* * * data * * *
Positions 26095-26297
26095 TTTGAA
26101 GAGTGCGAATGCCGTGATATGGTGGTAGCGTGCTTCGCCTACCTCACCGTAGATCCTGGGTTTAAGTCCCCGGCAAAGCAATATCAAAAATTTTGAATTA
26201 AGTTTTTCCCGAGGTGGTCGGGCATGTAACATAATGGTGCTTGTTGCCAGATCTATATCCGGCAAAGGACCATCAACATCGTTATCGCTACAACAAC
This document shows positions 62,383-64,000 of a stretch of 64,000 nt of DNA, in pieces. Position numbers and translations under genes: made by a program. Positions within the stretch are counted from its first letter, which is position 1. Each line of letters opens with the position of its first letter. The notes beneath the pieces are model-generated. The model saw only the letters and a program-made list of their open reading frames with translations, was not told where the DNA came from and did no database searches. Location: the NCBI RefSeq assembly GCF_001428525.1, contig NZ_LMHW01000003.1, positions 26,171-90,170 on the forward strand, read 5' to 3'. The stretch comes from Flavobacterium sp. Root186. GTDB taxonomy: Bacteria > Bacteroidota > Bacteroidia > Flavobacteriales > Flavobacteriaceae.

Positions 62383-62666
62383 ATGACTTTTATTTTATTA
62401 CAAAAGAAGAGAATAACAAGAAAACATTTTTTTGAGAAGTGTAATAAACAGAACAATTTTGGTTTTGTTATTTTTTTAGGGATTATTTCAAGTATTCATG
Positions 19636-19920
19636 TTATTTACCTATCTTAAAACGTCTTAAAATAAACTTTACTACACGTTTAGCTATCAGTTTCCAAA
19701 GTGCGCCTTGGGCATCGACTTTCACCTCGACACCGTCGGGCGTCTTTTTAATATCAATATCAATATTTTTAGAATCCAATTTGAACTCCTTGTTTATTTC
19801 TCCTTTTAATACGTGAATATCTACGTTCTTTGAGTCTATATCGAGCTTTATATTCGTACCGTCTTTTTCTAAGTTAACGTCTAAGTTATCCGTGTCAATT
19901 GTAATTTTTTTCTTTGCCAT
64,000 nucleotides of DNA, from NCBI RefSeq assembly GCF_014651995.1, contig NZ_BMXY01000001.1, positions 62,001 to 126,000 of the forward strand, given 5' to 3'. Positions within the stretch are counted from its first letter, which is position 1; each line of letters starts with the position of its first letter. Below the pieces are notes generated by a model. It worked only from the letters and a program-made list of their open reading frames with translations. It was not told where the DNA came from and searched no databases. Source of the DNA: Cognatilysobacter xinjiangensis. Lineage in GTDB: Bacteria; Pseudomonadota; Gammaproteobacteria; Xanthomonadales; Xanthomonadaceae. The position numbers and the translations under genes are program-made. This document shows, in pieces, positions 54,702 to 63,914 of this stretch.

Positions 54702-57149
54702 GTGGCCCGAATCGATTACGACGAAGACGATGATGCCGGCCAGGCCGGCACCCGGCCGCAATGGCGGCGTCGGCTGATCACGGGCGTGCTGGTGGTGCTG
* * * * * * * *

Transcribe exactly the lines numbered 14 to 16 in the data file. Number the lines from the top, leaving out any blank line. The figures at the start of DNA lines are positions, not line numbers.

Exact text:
64,000 nucleotides of DNA, from NCBI RefSeq assembly GCF_014651995.1, contig NZ_BMXY01000001.1, positions 62,001 to 126,000 of the forward strand, given 5' to 3'. Positions within the stretch are counted from its first letter, which is position 1; each line of letters starts with the position of its first letter. Below the pieces are notes generated by a model. It worked only from the letters and a program-made list of their open reading frames with translations. It was not told where the DNA came from and searched no databases. Source of the DNA: Cognatilysobacter xinjiangensis. Lineage in GTDB: Bacteria; Pseudomonadota; Gammaproteobacteria; Xanthomonadales; Xanthomonadaceae. The position numbers and the translations under genes are program-made. This document shows, in pieces, positions 54,702 to 63,914 of this stretch.

Positions 54702-57149
54702 GTGGCCCGAATCGATTACGACGAAGACGATGATGCCGGCCAGGCCGGCACCCGGCCGCAATGGCGGCGTCGGCTGATCACGGGCGTGCTGGTGGTGCTG